What To Do If You Think Someone Has Overdosed
If you are a loved one of someone who is struggling with addiction, the idea that the person you are concerned about may suffer an overdose before you are able to convince them to undergo treatment may be one of your worst nightmares.
And your fear is in fact a very reasonable one. Drug overdoses are devastatingly common, with yearly overdose deaths having surpassed 100,000 per year in the US, making Americans more likely to die from an overdose than they are from car crashes and gunshot wounds combined. Here are some signs that someone may be experiencing a drug overdose, and some simple instructions that could be life-saving if you do find yourself dealing with someone who you think has OD’d.
Symptoms of An Overdose
Though symptoms of an overdose can vary depending on what drug has been consumed, the most obvious cause for alarm is if someone appears unresponsive or unconscious, especially if you attempt to wake them and they are unable to be roused.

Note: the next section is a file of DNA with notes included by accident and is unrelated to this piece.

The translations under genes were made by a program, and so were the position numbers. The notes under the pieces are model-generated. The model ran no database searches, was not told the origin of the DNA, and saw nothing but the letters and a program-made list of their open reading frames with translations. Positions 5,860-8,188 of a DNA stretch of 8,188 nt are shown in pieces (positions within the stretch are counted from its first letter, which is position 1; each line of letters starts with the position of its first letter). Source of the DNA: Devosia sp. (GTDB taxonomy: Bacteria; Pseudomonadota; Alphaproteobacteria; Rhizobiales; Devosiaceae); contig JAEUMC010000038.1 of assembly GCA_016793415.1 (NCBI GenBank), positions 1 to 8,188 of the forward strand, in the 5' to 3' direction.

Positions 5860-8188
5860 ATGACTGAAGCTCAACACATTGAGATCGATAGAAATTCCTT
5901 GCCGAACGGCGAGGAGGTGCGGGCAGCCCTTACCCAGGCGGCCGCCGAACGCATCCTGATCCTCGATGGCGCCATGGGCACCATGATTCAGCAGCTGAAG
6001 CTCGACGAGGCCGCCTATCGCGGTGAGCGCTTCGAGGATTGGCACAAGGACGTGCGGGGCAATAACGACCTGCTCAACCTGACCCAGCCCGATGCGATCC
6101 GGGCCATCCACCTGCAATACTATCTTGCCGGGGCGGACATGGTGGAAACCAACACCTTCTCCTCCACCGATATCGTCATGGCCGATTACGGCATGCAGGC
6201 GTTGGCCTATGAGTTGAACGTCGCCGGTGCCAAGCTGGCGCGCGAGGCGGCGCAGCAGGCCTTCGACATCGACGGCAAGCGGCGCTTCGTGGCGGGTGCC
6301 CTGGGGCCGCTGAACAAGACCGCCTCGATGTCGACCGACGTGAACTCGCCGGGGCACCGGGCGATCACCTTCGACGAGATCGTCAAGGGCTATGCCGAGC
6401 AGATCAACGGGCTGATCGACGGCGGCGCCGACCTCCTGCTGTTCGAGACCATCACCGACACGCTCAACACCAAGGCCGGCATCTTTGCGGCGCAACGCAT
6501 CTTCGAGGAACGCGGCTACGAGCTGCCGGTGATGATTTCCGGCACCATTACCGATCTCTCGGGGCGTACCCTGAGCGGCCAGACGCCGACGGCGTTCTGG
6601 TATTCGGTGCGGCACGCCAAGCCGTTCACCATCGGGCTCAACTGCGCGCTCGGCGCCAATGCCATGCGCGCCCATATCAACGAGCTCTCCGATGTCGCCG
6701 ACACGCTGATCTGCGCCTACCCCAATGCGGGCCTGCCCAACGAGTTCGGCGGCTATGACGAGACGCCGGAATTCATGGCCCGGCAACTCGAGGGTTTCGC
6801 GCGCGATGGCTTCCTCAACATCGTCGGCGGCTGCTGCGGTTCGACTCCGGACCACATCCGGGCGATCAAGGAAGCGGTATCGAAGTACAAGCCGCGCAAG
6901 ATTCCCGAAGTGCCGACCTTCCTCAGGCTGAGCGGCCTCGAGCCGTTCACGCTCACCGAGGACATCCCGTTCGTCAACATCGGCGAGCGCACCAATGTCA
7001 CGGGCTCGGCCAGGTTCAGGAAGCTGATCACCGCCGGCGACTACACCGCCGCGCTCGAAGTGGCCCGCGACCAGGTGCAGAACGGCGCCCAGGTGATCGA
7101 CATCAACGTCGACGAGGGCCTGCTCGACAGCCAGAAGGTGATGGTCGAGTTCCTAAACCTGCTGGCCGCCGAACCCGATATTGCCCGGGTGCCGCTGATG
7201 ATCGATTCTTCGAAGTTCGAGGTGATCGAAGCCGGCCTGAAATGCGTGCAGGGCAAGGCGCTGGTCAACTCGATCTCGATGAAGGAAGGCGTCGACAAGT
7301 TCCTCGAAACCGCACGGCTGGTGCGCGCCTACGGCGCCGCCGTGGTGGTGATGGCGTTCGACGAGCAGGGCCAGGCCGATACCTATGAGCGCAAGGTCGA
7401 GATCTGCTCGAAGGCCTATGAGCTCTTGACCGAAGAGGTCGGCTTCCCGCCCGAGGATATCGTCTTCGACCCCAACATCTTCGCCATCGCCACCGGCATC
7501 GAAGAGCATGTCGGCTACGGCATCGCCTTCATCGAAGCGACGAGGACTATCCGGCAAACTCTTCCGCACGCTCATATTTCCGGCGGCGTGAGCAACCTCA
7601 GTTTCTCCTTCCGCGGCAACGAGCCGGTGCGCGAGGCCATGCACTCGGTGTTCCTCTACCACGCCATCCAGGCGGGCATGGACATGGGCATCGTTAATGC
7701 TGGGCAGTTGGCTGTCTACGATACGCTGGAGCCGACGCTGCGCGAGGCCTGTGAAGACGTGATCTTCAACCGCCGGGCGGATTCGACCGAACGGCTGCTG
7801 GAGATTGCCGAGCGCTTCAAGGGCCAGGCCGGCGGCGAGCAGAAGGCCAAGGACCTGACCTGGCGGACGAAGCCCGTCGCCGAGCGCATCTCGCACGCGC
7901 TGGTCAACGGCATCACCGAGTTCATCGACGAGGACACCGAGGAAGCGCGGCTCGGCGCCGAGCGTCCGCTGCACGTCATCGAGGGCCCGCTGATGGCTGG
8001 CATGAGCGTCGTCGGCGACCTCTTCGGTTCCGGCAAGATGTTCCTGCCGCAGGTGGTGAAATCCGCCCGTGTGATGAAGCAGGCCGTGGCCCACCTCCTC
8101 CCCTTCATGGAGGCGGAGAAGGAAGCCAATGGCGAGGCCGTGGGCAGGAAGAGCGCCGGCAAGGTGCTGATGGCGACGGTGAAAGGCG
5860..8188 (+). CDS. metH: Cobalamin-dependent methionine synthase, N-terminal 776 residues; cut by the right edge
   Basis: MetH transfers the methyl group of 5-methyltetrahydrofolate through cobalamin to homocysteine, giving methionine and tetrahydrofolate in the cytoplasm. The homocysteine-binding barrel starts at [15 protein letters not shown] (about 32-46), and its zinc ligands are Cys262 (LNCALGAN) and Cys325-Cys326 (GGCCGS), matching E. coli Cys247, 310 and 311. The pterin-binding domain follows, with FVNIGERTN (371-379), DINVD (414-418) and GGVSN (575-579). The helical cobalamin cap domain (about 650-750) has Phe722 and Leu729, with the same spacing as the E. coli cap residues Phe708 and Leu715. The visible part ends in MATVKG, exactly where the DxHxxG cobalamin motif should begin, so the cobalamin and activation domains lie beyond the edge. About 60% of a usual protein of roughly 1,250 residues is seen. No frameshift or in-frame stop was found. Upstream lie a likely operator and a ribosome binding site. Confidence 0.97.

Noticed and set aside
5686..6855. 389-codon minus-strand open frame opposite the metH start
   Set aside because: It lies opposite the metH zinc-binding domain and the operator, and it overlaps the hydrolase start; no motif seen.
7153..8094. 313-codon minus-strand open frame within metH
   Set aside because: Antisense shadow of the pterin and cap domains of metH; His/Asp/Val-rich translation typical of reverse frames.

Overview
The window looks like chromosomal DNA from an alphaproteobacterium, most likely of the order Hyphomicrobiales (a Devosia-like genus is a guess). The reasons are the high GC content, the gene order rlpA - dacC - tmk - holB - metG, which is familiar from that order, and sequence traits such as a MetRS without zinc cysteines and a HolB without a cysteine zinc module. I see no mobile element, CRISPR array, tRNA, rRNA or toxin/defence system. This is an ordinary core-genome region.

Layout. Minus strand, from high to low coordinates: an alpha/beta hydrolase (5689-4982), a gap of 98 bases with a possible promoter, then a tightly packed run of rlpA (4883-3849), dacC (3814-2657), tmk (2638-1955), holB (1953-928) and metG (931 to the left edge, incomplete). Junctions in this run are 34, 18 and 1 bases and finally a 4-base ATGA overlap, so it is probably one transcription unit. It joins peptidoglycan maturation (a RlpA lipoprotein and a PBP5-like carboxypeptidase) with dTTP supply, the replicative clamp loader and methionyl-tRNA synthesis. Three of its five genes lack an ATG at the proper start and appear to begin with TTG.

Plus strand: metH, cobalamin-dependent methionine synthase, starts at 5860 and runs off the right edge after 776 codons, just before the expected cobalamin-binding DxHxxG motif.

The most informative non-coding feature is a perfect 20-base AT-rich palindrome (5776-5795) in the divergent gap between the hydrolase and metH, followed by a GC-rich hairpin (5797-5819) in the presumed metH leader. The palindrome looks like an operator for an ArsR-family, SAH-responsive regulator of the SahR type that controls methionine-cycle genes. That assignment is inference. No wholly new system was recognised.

Another cause for immediate concern is someone whose breathing has become slow and shallow or stopped altogether, or who has an unusually slow, erratic, or stopped heartbeat. You may also notice choking or gurgling sounds from someone who is choking on their own vomit or on their tongue, or that someone appears to be having seizures. Blue lips or fingernails, pale, clammy skin, and chest pain are other immediate causes for alarm.
Someone who appears unusually confused, disoriented, anxious, uncoordinated, or agitated may also be experiencing an overdose, or are showing signs that they are in an intoxicated state that may progress towards one. With certain drugs, death may also occur from overheating or dehydration, so keep an eye out for signs of these conditions as well.